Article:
Pregnancy is associated with many hormonal and physiological changes, with the ear, nose and throat (ENT) region being no exception. Approximately 30% of gravid women suffer from nasal disorders, including increased incidence of rhinitis and congestion of the sinuses that may lead to a higher rate of sinus infections as well as an increased incidence of epistaxis.1,2,3 For other ENT problems, the incidence is generally similar to non-pregnancy.4 (See Table 1 for a clinical tool covering key principles.)
Explore This IssueACEP News: Vol 32 – No 05 – May 2013
‘Pharyngitis in pregnancy is often secondary to GERD as a result of progesterone-induced decreased lower esophageal tone. … Treatment should begin conservatively.’
Otitis externa: Usual treatments, including polymyxin B-neomycin-hydrocortisone otic suspension, are safe in pregnancy if there is no evidence of a tympanic membrane perforation. If tympanic membrane perforation cannot be safely ruled out, then hydrocortisone/ciprofloxacin otic suspension may be used, or the (usually) less expensive option would be using ofloxacin otic suspension plus 0.05% dexamethasone ophthalmic suspension.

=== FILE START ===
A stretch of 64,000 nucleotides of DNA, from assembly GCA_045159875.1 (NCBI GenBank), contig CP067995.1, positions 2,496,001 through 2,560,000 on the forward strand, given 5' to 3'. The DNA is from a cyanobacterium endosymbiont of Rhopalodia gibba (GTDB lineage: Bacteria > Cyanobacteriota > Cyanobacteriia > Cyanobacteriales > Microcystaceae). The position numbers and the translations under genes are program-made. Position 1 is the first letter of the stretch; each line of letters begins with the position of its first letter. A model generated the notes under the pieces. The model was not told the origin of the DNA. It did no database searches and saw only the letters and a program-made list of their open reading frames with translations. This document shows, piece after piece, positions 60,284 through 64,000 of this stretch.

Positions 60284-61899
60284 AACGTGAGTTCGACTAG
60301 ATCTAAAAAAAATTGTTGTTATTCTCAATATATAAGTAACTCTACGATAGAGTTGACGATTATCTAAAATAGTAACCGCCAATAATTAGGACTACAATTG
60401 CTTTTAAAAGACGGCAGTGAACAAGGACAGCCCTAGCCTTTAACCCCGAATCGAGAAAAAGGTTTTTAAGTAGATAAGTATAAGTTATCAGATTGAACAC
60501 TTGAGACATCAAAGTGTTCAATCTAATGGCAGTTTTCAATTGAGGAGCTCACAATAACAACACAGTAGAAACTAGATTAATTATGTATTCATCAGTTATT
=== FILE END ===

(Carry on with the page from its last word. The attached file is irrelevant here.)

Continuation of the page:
Dizziness: Review blood pressure to make sure the symptom is not part of a pregnancy-induced hypertension problem. Also evaluate neurologic status for any other signs of vertebrobasilar CVA. One prospective study found that 52% of a pregnant cohort complained of dizziness. Most cases are secondary to non-vestibular causes.5 The nausea and vomiting associated with pregnancy may be precipitated or influenced by the hormonal or fluid-volume changes occurring in the vestibular system. Treatments include anti-emetics (e.g., ondansetron, metoclopramide), meclizine, and canalith or other repositioning maneuvers for the same indications as in non-pregnancy. When used for proper indications, the medicines are generally considered safe throughout pregnancy.
Tinnitus: Tinnitus may be an early warning sign of gestational hypertension and preeclampsia. Evaluate blood pressure accordingly.6
‘The only randomized control trial of allergic rhinitis in pregnancy failed to demonstrate a benefit of fluticasone compared to placebo in pregnant women.’
Pregnancy rhinitis: Pregnancy rhinitis has been reported in nearly one quarter of all pregnancies. It can manifest in any trimester with complete resolution noted within 2 weeks of delivery.4 The only randomized control trial [RCT] of allergic rhinitis in pregnancy failed to demonstrate a benefit of fluticasone compared to placebo in pregnant women.7 Nasal lavage is an acceptable therapy for pregnancy-associated rhinitis.8 Although it is unknown whether or not pregnancy is associated with an increased sensitivity to allergens, antihistamines can be used for symptom control. First generation antihistamines (e.g., chlorpheniramine, tripelennamine) and second generation antihistamines (e.g., loratadine) are options.9